With the help of our residents, we have created a unique curriculum. During your PGY1 year, you will spend three months in Neurology. In June, there is Brain Camp where we prepare you through lectures and simulation labs to care for patients with neurological emergencies, including stroke, status epilepticus and infectious diseases. By the end of Brain Camp, you will be ready to take call as a neurology resident.
Our curriculum has evolved to prepare you for how neurologists practice today. During your PGY2 year, in addition to the traditional neurology hospital consultation service rotations, you will have four months of outpatient neurology. During these four months, you will spend your time in urgent neurology clinic, and in the neuromuscular, demyelinating diseases, movement disorders and neuro-oncology specialty clinics. In addition, you will study EEG and EMG for six weeks in order to gain a basic understanding of these diagnostic studies. We want to give you the early opportunity to explore the subspecialty areas of neurology to determine if you want to pursue a fellowship, and to give you a strong basis to build on going forward.
You begin your PGY3 year in the classroom. During July and August, you will study neuro-anatomy and correlate what you are learning with clinical cases and neuroradiology. It is a time to study without being paged, and to build close friendships with your class. Our residents really enjoy this break from clinical responsibilities to focus on neuroanatomy, and to spend the summer with each other.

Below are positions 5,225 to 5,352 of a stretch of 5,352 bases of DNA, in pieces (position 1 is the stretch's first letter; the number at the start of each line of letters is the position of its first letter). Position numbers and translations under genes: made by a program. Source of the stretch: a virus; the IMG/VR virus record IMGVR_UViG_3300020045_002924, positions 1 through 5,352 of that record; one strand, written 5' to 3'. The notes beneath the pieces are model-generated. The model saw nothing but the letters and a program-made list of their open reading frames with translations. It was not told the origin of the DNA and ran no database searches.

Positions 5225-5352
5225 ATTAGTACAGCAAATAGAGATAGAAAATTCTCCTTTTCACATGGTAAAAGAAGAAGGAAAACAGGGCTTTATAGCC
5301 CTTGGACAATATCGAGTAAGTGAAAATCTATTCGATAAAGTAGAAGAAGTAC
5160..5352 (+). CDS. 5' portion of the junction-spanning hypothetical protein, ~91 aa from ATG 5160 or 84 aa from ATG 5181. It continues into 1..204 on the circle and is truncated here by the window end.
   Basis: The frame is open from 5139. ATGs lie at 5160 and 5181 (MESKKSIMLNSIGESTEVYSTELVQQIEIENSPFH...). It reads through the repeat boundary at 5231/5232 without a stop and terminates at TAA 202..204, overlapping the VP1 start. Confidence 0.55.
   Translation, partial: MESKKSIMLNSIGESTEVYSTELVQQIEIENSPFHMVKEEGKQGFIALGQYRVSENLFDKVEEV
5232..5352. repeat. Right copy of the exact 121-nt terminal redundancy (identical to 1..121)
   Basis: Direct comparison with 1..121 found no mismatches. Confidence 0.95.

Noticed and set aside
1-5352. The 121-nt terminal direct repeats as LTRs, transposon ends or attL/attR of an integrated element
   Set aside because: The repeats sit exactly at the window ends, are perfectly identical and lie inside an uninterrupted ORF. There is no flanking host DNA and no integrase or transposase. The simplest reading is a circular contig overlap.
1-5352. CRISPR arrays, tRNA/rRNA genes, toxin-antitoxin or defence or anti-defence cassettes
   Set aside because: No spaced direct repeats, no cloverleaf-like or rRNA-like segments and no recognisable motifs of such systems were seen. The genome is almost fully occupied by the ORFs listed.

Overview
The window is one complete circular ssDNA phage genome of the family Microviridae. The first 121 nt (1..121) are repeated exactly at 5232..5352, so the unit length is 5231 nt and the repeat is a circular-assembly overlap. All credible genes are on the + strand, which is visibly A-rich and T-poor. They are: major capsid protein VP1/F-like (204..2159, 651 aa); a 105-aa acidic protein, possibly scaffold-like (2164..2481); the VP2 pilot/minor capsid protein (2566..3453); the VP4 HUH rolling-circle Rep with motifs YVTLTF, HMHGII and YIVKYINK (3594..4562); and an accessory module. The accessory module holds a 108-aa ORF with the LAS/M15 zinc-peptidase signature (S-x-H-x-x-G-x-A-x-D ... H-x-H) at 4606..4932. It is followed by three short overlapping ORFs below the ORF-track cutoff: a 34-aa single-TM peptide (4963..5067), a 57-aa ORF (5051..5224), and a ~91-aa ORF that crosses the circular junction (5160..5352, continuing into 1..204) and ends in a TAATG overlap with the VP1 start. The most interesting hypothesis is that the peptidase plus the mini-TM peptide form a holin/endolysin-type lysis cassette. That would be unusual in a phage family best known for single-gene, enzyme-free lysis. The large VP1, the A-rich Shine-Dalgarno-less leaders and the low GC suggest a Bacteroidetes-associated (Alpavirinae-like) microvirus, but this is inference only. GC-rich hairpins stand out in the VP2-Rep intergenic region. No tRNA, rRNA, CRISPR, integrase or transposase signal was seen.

You will design much of your PGY3 and PGY4 years yourself from a vast selection of electives. For adult neurology residents, we have increasingly changed the time spent in the required three months of child neurology to outpatient clinics. We recognize you will care for adolescents in your office, but are not very likely to care for children in the hospital. Our child neurology faculty are wonderful teachers, and our residents really enjoy spending time with them.
On Friday afternoons, there are two hours of protected educational time for didactic lectures from faculty. We have an 18-month curriculum that includes a series of lectures in every subspecialty of neurology, such as stroke, epilepsy, neuromuscular disorders and neuroinfectious diseases. During the course of your residency, you will hear each lecture topic twice, so that you can benefit most from each lecture depending on where you are in your training. Faculty cover your pagers during these two hours, and unless you are on call, you leave after didactics is over at 4 pm on Friday. Our faculty are incredibly committed to our residents and give selflessly of themselves to make sure you have an outstanding educational experience.
As the Department of Neurology is in the Indiana University Neurosciences Institute, there are endless opportunities for research.
We are committed to your wellbeing. I encourage you to watch the resident testimonials on our website and follow us on Instagram. One evening as I was leaving, several residents were gathered in our resident room, as is so often the case. They told me that they not only support each other, but that they really like each other. They are friends. It is in this environment of support and friendship that you will thrive. The single most important question to ask as you look for a residency program is to ask the residents: “Are you happy?” My residents will tell you they are happy. We would love to have you come join us.